generally a longstemmed glass with a somewhat narrow but deep bowl. the term 'chalice' almost always refers to a *metal* glass (although it can in some cases be wood. Chalice is a more 'old fashioned' item, really, although in function and appearance they are basically equivalent to a metal wine glass of today.

the "cups" suite in a tarot deck are named for and designed from chalices, as well.

A chalice is a cup or goblet. As you may imagine, the cup is aligned with the Goddess or female aspect and the element of Water (the west). Sometimes the cup is just used to hold water, and sometimes it holds blessed wine or whatever the person wants to drink symbolically. You can put things, usually liquids but not always, into a chalice and cleanse them. You can also give ceremonial offerings to the Goddess or whatever you want in a cup, by either leaving it out or dumping it into the earth. A chalice can be just a pretty glass cup that you pick up at Wal-Mart, or a jewel-encrusted silver cup handed down through generations for the purpose; it doesn't matter as long as it is significant to you, and not used for drinking as a usual glass is.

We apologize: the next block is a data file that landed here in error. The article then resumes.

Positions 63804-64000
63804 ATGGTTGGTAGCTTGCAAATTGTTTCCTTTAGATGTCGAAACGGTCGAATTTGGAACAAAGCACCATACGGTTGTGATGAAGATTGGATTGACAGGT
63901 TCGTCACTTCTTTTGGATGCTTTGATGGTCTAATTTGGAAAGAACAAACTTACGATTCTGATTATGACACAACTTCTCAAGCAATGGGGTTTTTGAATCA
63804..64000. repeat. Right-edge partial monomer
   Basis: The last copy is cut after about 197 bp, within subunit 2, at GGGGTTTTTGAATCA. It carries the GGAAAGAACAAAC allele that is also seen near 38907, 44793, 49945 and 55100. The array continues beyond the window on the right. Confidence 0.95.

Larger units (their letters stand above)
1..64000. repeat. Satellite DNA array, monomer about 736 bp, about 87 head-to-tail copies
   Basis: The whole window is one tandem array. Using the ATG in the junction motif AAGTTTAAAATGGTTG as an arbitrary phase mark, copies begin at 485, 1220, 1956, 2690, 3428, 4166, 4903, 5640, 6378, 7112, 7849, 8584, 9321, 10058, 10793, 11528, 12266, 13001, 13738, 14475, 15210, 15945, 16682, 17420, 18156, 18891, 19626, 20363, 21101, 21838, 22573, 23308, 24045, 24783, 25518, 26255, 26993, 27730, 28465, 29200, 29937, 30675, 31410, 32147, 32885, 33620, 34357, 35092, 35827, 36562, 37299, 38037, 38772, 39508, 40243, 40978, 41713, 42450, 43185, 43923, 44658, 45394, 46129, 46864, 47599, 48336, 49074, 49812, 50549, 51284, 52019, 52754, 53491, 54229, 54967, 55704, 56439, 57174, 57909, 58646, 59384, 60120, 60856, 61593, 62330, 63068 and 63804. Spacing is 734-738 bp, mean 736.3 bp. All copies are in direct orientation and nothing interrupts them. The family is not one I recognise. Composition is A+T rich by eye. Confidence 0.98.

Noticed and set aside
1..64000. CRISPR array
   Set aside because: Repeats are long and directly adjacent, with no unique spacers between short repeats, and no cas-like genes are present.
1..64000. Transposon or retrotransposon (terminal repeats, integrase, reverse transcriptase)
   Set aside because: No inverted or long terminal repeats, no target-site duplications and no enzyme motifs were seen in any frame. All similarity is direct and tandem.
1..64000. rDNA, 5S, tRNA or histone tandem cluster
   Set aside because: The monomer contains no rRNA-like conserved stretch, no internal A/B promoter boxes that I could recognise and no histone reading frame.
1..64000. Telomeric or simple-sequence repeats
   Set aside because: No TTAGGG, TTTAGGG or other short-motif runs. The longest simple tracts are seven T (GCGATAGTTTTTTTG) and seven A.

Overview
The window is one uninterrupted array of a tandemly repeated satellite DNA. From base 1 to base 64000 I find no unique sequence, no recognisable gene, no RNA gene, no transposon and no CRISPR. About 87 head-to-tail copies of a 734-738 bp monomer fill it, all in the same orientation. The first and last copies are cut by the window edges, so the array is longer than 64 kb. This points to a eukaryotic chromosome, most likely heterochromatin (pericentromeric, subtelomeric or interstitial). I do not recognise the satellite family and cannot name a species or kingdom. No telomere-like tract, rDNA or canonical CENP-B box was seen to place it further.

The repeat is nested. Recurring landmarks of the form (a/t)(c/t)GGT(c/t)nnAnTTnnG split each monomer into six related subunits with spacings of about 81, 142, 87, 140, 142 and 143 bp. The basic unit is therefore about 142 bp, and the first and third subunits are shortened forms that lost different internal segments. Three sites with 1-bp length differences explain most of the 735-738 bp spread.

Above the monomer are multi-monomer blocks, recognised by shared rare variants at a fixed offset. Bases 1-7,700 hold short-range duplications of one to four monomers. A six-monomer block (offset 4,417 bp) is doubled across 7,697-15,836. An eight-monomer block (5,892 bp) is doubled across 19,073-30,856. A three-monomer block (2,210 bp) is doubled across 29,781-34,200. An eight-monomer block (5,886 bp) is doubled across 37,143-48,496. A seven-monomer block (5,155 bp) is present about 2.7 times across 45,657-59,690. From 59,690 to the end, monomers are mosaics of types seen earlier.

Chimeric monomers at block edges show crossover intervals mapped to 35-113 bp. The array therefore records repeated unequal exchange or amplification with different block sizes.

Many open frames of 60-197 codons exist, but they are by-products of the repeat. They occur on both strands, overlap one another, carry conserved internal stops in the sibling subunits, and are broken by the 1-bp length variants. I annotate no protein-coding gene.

Magickal tools

Chal"ice (?), n. [OR. chalis, calice, OF. chalice, calice, F. calice, fr. L. calix, akin to Gr. and E. helmet. Cf. Calice, Calyx.]

A cup or bowl; especially, the cup used in the sacrament of the Lord's Supper.


© Webster 1913.

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